It’s a vivid image (for some bleak, other romantic) that most New Yorkers cannot imagine. But a few people still living today remember it quite well — the Bowery underneath an elevated train line.
The Third Avenue Elevated was constructed in 1878, connecting South Ferry with Harlem via a sturdy, darkening railroad track, hoisted over the street. The entire length of the Bowery was covered with it, from its south end (in what would soon become Chinatown) to its northern section, merging with Third Avenue at Cooper Square.
At right: Bowery and Mott Street, 1946
Our perceptions of the Bowery have greatly shifted over the past decade and it can be hard to find traces of its extraordinary history anymore.
The former farm road of Peter Stuyvesant had once been a fashionable destination for New York elite in the 1830s, but the arrival of immigrant communities drove the old wealth away. The culture of the mid-19th century Bowery included bawdy theatricals, minstrel shows, dime museums and even circus troupes, mixing with saloons and beer halls.
The elevated railroad hastened the Bowery’s fall into a purely disreputable district. Even with the beer dens, dance halls and brothels swept from the street by the early 20th century, its reputation remained dire, becoming New York’s Skid Row. The decades of soot which covered the buildings and sidewalks only helped paint the Bowery as an avenue of depression and woe.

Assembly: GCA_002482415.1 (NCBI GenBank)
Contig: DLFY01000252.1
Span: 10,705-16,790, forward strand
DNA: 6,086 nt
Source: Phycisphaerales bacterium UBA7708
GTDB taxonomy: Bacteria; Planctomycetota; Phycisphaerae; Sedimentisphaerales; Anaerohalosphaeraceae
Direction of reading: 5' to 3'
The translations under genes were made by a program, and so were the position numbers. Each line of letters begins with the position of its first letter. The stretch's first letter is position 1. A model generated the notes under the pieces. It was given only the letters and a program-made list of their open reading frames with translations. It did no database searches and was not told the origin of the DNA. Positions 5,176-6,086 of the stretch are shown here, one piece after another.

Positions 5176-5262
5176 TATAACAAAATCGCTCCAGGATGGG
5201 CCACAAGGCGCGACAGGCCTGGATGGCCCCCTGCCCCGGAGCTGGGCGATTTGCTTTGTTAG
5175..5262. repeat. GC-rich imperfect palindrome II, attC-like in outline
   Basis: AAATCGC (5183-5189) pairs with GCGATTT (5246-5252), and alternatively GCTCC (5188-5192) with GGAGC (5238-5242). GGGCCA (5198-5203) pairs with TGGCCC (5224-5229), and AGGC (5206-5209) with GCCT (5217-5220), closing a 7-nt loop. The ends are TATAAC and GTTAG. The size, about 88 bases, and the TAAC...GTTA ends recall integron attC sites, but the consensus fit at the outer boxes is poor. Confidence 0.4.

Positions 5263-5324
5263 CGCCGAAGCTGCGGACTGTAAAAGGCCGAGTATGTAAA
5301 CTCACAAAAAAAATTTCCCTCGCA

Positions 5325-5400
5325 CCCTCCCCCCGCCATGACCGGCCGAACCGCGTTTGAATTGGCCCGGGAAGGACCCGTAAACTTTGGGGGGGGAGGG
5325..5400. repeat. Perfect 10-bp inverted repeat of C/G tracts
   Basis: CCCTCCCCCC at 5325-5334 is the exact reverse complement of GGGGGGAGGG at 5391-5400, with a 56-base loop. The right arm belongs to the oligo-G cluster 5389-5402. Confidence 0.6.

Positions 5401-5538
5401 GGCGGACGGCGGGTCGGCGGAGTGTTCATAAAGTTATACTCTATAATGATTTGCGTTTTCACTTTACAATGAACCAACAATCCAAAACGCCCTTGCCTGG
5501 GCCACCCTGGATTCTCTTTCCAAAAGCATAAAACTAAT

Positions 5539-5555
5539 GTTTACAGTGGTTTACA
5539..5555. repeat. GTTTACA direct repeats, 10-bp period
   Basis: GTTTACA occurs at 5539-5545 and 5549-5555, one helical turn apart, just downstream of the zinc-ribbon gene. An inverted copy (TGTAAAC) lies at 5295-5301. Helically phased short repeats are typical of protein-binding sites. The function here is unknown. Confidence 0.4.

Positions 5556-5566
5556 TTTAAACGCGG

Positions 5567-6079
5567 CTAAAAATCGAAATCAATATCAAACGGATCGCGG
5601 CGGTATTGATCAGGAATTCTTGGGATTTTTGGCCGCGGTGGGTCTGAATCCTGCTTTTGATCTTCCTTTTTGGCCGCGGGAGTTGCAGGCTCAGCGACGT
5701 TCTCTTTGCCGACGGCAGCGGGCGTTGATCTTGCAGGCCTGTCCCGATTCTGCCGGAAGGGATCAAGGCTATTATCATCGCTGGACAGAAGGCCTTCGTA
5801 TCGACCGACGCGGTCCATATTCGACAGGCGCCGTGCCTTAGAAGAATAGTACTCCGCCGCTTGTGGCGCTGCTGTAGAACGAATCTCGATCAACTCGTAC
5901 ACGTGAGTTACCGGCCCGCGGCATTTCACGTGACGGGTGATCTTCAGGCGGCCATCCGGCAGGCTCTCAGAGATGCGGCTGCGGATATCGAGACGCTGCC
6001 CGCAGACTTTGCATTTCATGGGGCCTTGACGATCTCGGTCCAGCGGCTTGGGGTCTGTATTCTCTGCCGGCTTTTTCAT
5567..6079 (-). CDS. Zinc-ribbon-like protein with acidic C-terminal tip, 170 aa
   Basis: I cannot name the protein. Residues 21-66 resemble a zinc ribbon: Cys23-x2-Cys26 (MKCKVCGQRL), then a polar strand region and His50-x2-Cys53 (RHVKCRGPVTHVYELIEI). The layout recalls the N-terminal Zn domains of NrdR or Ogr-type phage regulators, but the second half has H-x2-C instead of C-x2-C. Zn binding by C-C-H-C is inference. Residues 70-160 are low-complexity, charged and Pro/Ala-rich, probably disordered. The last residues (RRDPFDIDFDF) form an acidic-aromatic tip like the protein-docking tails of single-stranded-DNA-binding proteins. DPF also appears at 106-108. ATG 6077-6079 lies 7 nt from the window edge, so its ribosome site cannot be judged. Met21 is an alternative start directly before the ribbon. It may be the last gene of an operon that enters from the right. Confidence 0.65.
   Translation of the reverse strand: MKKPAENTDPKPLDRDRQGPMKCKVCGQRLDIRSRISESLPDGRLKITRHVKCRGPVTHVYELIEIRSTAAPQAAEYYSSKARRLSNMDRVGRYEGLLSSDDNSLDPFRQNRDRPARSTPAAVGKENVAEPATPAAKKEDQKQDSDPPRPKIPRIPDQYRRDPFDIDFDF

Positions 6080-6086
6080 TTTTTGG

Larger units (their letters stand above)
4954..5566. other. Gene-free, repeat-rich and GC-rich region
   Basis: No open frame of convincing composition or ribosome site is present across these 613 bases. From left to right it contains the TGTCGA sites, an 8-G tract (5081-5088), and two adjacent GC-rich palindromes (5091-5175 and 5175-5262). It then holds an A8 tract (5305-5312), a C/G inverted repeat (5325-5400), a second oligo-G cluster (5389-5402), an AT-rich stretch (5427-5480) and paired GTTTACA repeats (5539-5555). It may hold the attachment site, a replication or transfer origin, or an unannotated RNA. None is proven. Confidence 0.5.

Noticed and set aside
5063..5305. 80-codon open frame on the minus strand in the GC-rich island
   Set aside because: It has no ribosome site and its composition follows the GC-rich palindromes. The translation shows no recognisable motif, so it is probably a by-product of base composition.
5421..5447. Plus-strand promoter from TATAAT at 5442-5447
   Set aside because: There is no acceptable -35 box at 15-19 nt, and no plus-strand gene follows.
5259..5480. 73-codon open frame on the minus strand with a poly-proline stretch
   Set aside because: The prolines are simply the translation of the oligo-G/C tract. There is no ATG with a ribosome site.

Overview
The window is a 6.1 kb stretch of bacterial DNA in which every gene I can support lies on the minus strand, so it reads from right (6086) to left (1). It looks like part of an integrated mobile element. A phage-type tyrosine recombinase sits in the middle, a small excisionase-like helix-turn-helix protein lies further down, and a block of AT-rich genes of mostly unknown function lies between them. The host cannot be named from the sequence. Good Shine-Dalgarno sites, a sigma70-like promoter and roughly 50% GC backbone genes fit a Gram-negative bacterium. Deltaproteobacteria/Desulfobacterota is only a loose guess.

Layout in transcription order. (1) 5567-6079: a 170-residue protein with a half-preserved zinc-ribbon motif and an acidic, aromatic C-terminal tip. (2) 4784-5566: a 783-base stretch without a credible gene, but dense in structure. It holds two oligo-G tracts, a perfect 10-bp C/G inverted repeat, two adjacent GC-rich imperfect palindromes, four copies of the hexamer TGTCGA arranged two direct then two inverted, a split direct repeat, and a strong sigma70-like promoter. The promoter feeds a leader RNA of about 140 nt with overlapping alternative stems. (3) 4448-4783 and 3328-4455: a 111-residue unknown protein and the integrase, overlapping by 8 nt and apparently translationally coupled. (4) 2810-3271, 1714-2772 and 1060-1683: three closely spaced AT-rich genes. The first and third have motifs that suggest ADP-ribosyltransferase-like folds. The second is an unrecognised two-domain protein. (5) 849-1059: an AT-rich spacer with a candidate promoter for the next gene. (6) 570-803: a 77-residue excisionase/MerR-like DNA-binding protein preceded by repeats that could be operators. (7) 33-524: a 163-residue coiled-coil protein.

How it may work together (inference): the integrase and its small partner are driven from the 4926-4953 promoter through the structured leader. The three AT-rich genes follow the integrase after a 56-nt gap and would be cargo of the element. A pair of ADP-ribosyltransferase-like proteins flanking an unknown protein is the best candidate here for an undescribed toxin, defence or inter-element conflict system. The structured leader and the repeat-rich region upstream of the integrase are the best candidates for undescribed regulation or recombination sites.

Below are a selection of images from these years — from the 1880s until 1955 — courtesy the Library of Congress and the Museum of the City of New York — showing the Bowery tangled and contained by the steel latticework of the Third Avenue El.
Next time you walk the Bowery, imagine it with trains in the sky.
And after viewing these — check out these images of the 1955 deconstruction of the lower Manhattan sections of the Third Avenue El by Sid Kaplan, from a show last year at the Transit Museum.
For more information, please listen to Bowery Boys: New York City History podcast Episode #107Â on the history of New York’s elevated railroads.Â
The Bowery at Canal Street, 1880
The Bowery, 1886, specific location unknown
144 Bowery to the left, 1895
70-72 Bowery to the left, 1897
The Bowery and Grand Street, 1900
Outside the Bowery Savings Bank (designed by Stanford White), 128-130 Bowery, 1905
Outside the Bowery Mission, 55 Bowery, 1910
293 Bowery, between 1910-15
The Bowery 1900, exact location unknown (any clues?)
In the Bowery’s former Diamond District, February 1912
115-117 Bowery, an early restaurant supply store, 1932
103 Bowery, 1935
264 Bowery, 1935
The Bowery and Division Street, 1935
The Bowery, Chatham Square Station, 1940
The Bowery at 4th Street, 1942
The Bowery at Cooper Union, 1942
The Bowery and St. Mark’s Place, 1942
The Bowery, location and photographer unknown, 1945
An apothecary at 6 Bowery, 1947
The Bowery at Cooper Square, 1955